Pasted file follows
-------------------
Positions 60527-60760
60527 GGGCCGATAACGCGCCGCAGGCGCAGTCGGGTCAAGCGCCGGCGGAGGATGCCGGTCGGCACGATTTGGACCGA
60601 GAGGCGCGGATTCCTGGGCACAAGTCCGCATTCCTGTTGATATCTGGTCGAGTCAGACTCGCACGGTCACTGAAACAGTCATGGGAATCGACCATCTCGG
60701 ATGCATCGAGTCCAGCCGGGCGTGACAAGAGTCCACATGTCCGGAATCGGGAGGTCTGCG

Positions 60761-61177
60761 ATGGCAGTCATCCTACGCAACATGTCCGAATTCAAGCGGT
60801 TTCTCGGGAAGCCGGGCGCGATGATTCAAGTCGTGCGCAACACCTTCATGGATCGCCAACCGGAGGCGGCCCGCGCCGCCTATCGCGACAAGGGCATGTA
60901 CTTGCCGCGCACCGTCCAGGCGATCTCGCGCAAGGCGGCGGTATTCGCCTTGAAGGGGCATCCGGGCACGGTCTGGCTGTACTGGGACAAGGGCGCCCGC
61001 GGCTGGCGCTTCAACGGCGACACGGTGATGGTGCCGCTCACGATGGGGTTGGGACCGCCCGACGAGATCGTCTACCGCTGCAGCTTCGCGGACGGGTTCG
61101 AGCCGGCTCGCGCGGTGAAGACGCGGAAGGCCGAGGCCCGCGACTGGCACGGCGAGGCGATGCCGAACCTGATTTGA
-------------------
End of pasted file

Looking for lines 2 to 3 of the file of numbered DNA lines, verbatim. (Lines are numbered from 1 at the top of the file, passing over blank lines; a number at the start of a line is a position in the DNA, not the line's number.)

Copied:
60527 GGGCCGATAACGCGCCGCAGGCGCAGTCGGGTCAAGCGCCGGCGGAGGATGCCGGTCGGCACGATTTGGACCGA
60601 GAGGCGCGGATTCCTGGGCACAAGTCCGCATTCCTGTTGATATCTGGTCGAGTCAGACTCGCACGGTCACTGAAACAGTCATGGGAATCGACCATCTCGG